Richard and Ian traveled to the United States in November 2005 and visited Rocket Park looking for an answer to the metal's origin by matching the debris to the Saturn V rocket.

A new twist


However, further investigations in December led to another and more likely source of the debris — the Apollo/Saturn-203 (AS-203) mission.

AS-203 was an uncrewed test flight of the Saturn rocket. It launched from Kennedy Space Center in Florida on July 5, 1966. "Apollo 6 was looking like a good bet until we discovered that this mission (AS-203) had debris in Zambia," Shaw said.

According to a list from the Senate Committee on Aeronautical Space Sciences report published in 1972, a piece of metal similar in size to that of the Sheppards' was found in Zambia in July 1966. It was identified as a piece of the Saturn-IVB stage of AS-203 rocket.

Later that year, another piece was found in Swaziland, also in southern Africa. It was identified as a part of the Saturn-IVB stage of AS-203. To date, Shaw said there is no evidence that Apollo 6 debris has ever hit land.

"We know that the vehicle fragmented early on the fourth orbit," Shaw said. "They were doing a pressurization check between the ground station at Corpus Christi and Trinidad."

Shaw said that it was very possible that debris from a rocket launched in 1966 could stay undetected for many years. Another factor pointing to AS-203 is that pieces of the Saturn-IVB stage have the same waffle pattern as the piece found by the Sheppards.

Even though there is a strong case for AS-203, it may not ever be confirmed as the source.

"We will never know for sure," Shaw said. "But it looks like AS-203 is the source of the debris. It is not unreasonable to think that more than one piece could land there."

Lessons learned


Shaw said the efforts to find the source of the metal have been a good experience. "It was gratifying that people around the world hold our accomplishments in such high regard," Shaw said. "I made a couple of new friends from the other side of the Earth."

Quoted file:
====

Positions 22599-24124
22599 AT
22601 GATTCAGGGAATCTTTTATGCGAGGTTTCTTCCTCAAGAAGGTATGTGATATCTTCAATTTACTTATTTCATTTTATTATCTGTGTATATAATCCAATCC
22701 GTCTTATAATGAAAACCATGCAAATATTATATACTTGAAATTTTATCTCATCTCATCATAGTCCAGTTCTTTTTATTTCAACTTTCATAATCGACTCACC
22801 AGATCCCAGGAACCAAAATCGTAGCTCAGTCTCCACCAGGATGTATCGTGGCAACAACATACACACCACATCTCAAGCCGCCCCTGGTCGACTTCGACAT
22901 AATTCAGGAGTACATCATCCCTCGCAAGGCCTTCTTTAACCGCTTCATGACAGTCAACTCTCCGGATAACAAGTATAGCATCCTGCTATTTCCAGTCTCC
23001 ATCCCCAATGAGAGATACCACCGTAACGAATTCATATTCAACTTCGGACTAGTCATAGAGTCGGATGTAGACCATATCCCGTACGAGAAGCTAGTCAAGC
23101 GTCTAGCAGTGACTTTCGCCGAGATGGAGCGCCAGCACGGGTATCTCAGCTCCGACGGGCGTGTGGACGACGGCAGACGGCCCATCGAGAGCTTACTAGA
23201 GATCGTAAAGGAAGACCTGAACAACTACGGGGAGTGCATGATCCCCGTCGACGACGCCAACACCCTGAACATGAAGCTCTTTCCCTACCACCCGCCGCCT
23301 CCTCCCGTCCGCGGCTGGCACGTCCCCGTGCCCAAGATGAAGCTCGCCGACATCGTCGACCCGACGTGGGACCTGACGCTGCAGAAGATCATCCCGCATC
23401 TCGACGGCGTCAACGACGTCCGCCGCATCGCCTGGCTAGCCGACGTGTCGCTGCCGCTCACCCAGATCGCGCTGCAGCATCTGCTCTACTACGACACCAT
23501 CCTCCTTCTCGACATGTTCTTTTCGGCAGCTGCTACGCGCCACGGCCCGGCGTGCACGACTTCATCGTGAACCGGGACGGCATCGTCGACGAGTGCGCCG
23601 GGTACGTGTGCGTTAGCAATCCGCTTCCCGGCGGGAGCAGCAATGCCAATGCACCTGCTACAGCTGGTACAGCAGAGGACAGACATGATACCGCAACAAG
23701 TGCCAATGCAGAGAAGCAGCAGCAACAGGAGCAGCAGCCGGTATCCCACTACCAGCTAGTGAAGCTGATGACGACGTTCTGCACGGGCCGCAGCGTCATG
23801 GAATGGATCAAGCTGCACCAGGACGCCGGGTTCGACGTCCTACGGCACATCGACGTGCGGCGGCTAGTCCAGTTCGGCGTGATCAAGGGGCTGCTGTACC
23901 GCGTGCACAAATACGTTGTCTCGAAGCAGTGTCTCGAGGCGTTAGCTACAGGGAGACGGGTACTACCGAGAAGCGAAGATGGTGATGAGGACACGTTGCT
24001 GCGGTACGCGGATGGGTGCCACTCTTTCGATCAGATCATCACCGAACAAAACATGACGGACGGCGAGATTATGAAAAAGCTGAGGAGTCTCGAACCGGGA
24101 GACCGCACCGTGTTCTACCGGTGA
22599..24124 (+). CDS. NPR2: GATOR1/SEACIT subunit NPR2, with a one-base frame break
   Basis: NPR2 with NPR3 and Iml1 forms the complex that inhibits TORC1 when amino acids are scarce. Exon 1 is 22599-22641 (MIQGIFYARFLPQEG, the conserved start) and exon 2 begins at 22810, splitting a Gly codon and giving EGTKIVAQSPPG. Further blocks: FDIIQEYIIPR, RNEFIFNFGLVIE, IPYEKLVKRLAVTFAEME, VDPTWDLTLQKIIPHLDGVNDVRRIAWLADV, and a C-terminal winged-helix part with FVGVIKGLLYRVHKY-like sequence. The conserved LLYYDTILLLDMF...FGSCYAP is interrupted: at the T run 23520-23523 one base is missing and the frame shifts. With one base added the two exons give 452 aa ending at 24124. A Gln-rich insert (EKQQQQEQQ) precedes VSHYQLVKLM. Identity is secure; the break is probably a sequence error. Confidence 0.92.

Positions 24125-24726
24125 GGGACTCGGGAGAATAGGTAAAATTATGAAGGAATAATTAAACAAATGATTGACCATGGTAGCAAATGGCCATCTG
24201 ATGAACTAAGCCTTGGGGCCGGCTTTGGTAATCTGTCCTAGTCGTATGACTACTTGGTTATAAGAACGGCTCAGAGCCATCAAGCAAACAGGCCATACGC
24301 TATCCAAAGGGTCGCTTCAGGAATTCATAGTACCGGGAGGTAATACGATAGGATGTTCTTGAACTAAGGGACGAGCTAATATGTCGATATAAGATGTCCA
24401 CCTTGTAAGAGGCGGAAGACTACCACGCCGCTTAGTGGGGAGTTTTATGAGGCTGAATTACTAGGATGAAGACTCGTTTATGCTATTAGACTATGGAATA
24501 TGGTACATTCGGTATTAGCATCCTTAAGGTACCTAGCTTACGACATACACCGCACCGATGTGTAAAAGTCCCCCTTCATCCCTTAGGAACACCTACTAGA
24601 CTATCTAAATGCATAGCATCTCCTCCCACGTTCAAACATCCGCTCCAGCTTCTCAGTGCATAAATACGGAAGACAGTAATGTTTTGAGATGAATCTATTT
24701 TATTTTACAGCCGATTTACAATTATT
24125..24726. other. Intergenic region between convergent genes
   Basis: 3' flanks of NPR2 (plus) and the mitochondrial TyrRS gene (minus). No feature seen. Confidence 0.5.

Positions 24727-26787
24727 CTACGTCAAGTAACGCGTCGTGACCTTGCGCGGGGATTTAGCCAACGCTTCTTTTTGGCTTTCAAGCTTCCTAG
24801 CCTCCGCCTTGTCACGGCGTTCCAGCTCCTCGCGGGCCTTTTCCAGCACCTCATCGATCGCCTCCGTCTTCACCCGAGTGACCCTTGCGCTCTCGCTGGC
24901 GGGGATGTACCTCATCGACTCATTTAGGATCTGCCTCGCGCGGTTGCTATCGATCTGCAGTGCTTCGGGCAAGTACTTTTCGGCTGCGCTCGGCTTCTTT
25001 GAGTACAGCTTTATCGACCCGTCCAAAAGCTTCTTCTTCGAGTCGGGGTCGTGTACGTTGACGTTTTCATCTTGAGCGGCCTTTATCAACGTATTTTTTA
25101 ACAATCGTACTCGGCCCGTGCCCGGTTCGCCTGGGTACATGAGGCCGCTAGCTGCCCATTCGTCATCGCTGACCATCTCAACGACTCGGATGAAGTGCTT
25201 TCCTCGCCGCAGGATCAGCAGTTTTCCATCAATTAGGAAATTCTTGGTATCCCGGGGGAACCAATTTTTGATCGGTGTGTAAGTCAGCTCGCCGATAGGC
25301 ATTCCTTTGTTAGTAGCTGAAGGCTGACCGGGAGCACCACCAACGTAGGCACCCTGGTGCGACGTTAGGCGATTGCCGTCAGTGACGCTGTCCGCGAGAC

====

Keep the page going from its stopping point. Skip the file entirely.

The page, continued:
In addition to being fun, he said that his research has inspired him to write the best documentation he can. "It was neat looking back in time. [The Apollo engineers] did a good job at documenting day-to-day activities. It makes me want to do the best job I can in documenting our activities."

Researching the notes from his predecessors has also given Shaw a better understanding of what went on during NASA's Apollo missions.

"You can read about the Apollo Program and about all they did," he said, "but when you read the notes, it brings it to life. It gives you a better appreciation of the challenges they faced."

As for the current location of the metal debris, Richard shipped it to the United Kingdom, where it is at a friend's house. Richard is exploring options on what to do with it next.

Unfortunately, Graham passed way in August 2005 before his sons could visit JSC and learn about the possibility of the out-of-place object originating from AS-203. The brothers said they continued the quest to discover the origin of metal with their father in mind.

"It was something he was very interested in," Richard said. "He was very fascinated with the space program. It was a tribute to him."

"It is like coming full circle," Ian said.